"That introduction to Raesinia is one of the most shocking and powerful character introductions I’ve come across in quite some time and with it, Wexler sets the tone for the novel. For even though he played with the expectations of readers familiar with the Military Fantasy genre in The Thousand Names, Wexler boldly announces he is forging something truly his own in The Shadow Campaigns saga. ... The Shadow Throne is an extremely successful second-in-a-series book, and nearly perfect one in that regard. Wexler takes the characters we know from the previous volume and puts them in challenging situations which allows them to grow along the track charted in the first novel, with some surprises as well." - Rob Bedford at SFFWorld
"...if you liked the characters from The Thousand Names, you’ll be glad to know that the main ones are back with a couple of newbies thrown in who are just as engaging. Wexler exchanges desert battlefields for city streets and the grayskin enemy for the shadowy figures of Duke Orlanko’s Concordat, whilst weaving strands of social unrest and rebellion which are engagingly real and complete without being dry and boring. Finally, you start to get a greater insight into exactly what the Sworn Church are up to, and exactly what they have at their disposal. It is, in truth, a cracking read and I very much look forward to the next installment." - Mike Brooks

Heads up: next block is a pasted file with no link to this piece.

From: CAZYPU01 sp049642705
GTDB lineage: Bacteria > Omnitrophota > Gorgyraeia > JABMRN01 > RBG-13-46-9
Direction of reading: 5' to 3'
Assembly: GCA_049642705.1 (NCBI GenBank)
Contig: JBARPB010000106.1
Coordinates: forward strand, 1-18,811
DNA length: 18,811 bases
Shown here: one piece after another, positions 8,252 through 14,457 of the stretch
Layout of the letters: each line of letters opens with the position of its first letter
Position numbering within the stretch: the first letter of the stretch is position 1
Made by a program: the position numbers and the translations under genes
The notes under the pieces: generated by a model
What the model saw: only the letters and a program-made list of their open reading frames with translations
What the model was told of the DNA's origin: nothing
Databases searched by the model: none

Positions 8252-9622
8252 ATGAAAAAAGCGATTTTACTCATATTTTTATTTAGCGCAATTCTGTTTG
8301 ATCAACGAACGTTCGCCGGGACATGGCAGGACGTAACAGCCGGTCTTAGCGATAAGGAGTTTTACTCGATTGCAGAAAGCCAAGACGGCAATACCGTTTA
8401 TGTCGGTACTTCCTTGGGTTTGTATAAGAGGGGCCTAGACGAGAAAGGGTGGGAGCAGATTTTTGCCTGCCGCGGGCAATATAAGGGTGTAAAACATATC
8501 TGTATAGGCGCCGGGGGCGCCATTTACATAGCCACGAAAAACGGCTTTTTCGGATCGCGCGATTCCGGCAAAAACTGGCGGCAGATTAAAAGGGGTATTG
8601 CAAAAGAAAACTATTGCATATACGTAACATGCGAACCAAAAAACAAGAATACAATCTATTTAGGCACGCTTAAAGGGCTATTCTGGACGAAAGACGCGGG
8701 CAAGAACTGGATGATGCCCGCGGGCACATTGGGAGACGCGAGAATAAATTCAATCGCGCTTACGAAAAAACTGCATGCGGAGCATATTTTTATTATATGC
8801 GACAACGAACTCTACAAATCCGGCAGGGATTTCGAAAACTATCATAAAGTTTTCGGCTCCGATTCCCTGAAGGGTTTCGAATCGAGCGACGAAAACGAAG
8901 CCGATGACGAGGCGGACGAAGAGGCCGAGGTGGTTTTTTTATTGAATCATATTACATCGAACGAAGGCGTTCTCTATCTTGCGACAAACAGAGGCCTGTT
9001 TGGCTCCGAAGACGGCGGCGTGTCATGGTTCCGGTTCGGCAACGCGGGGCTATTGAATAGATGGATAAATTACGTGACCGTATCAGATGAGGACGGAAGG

"...Django Wexler shows that he knows what he is doing and does it in an awesome way. He further builds the world of The Shadow Campaigns; the world itself felt vibrant and alive, the characters that inhabit the world are just as alive, they are greatly fleshed out and every character is given it's own personality and has their own vices and virtues that will make you either root for them or hate them. I was full of praise for The Thousand Names and am so once again for The Shadow Throne, obligatory fantasy right here. Managing to create such strong start and building upon it requires skill. I can only imagine what Django Wexler will show next. MUST READ" - The Book Plank
"All in all, The Shadow Throne is an inventive, exciting and fun fantasy novel that can be read as a straight adventure but has additional value for history buffs and those who want deeper politics in their fantasy novels. Oh, and if you were hoping for more of Wexler's super well-rendered battles? There just so happens to be a real doozy at the end. Now, when does book three come out?" - Nerds of a Feather
"In short, and in addition to everything else that recommends them as excellent reading material, Wexler’s books are a masterclass on how writing a sexist culture – and sexist men, even – doesn’t have to restrict the significance and range of your female characters." - Foz Meadows at A Dribble of Ink